Beyond Bits and Atoms – Week 7 – Reading Notes

Kirschner, P. A., Sweller, J., & Clark, R. E. (2006). Why minimal guidance during instruction does not work: An analysis of the failure of constructivist, discovery, problem-based, experiential, and inquiry-based teaching. Educational psychologist,41(2), 75-86.

  • We need guidance to learn – unsupervised learning = cognitive overload
    • “Although unguided or minimally guided instructional approaches are very popular and intuitively appealing, the point is made that these approaches ignore both the structures that constitute human cognitive architecture and evidence from empirical studies over the past half-century that consistently indicate that minimally guided instruction is less effective and less efficient than instructional approaches that place a strong emphasis on guidance of the student learning process. The advantage of guidance begins to recede only when learners have sufficiently high prior knowledge to provide “internal” guidance. Recent developments in instructional research and instructional design models that support guidance during instruction are briefly described.” (Kirschner, Sweller, & Clark, 2006)
    • “Even for students with considerable prior knowledge, strong guidance while learning is most often found to be equally effective as unguided approaches.”(Kirschner, Sweller, & Clark, 2006) 

Papert, S. (1987). Computer criticism vs. technocentric thinking. Educational researcher,16(1), 22-30.

  • Technocentrism – the belief that technology alone will educate.
    • “Do Not Ask What Logo Can Do To People, But What People Can Do With Logo”. (Papert, 1987)
    • “The challenge to school, in its traditional forms, cannot be made by simply dumping computers and computer languages, however well designed, into classrooms.” (Papert, 1987)
  • ExperLOGO – too fast, not geared for learners
    • “At the core of the process of design is the art of trade-off. If you want more speed, you have to take less of something else. Observing what a design team finds worth giving up is a window into its aesthetics and its intellectual values.” (Papert, 1987)

Pea, R. D. (1983). Logo Programming and Problem Solving.[Technical Report No. 12.].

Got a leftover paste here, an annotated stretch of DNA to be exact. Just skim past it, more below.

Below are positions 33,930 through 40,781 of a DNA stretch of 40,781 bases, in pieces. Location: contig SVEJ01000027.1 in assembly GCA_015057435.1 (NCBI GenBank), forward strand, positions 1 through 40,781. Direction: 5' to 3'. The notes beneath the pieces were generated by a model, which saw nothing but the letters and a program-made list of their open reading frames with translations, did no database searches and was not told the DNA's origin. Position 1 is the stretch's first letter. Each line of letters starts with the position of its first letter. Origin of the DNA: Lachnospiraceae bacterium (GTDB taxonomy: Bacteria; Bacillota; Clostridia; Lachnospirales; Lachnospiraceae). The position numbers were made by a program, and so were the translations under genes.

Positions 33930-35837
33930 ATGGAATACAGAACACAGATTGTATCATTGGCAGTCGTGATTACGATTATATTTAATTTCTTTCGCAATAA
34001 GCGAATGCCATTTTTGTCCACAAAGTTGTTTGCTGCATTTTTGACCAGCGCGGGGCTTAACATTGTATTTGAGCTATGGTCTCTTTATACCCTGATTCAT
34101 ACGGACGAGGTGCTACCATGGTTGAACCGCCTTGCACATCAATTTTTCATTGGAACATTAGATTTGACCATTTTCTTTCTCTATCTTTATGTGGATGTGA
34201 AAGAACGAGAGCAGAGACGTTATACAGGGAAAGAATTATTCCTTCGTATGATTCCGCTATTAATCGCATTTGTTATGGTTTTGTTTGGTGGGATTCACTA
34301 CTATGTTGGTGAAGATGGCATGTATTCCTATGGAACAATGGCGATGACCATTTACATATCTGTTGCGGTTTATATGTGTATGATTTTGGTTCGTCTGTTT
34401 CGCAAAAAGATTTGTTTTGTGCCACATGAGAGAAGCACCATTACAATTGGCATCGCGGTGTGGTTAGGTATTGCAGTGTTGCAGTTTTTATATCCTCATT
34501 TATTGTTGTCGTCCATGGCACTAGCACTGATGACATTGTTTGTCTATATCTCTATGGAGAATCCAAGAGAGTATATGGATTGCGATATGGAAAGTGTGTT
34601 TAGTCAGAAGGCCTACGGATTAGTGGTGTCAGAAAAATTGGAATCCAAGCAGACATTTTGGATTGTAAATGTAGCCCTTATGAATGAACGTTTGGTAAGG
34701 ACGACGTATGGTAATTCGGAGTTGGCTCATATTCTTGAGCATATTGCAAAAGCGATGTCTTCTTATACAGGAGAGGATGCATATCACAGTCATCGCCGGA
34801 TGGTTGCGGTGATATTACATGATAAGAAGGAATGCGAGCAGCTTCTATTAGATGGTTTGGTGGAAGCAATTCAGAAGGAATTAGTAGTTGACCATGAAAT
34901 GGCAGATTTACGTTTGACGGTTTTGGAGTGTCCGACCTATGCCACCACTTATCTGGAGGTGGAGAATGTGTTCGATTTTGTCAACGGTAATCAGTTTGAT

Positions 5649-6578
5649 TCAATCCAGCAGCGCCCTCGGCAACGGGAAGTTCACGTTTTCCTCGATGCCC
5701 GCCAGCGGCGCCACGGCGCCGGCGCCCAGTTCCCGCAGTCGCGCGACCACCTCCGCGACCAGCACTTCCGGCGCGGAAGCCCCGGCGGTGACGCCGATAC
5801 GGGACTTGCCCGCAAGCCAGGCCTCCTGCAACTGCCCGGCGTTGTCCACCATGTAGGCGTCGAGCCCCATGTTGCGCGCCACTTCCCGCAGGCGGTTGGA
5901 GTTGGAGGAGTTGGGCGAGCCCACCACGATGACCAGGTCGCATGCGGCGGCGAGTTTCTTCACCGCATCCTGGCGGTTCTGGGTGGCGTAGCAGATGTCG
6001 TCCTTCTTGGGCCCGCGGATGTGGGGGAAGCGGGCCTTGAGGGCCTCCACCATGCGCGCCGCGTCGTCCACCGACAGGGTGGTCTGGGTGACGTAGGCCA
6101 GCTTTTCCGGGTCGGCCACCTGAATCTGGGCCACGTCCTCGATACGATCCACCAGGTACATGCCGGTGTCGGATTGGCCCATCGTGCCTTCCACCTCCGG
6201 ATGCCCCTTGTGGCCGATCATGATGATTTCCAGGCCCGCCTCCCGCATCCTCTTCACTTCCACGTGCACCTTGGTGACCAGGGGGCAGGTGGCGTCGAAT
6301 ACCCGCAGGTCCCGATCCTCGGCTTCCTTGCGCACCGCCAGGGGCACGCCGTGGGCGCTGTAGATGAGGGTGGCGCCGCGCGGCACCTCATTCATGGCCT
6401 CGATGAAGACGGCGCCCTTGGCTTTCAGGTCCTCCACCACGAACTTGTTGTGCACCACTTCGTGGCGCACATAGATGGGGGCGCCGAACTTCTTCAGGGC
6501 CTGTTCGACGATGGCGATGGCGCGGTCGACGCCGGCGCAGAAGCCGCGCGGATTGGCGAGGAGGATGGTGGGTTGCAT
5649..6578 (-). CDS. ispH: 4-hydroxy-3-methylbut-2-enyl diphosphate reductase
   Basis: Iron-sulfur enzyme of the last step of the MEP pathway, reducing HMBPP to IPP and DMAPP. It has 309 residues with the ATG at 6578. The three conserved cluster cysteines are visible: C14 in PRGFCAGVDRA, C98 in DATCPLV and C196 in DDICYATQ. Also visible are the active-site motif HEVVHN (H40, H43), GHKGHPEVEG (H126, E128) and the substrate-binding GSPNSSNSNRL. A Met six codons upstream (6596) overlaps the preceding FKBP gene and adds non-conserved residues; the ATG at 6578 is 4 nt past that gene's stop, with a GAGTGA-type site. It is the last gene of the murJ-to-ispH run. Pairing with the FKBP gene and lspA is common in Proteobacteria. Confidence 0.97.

• Logo is cool but needs to be implemented carefully
    • “The pedagogical fantasy (e.g., Byte, August 1982; Papert, 1980)–that Logo can serve as a stand-alone center in classrooms for learning programming and thinking skills does not work. Teacher training will be necessary for programming skills to develop very far, and problem-solving skills may need to be taught directly rather than assumed to emerge spontaneously from learning Logo.” (Pea, 1983)
  • Did not show increase in planning skills (planning skills = wrong measure!?)
    • “After a year’s experience of programming in Logo, following the discovery-learning pedagogy advocated for Logo, two classes of 25 children (8- to 9-year-olds, 11- to 12-year-olds), each with six computers, did not display greater planning skills than a matched group who did not do Logo programming.” (Pea, 1983)
  • Children had a hard time explaining lines of code they copy/pasted – little transfer
    • “A second was the fact that some children did not understand conditional test statements in these programs even though they had written programs that contained them. This is a robust finding, as other studies with these children have shown; the children’s programs often displayed production without comprehension, in that programming constructs such as variables, test statements, or even simple commands like “repeat” may have been used in one program, but not understood in another.” (Pea, 1983)
  • Was the research wrong or the learning objectives wrong?
    • “But we have deep doubts, based on a series of empirical studies over an 18-month period, that the Logo ideal is attainable with its discovery-learning pedagogy.” (Pea, 1983)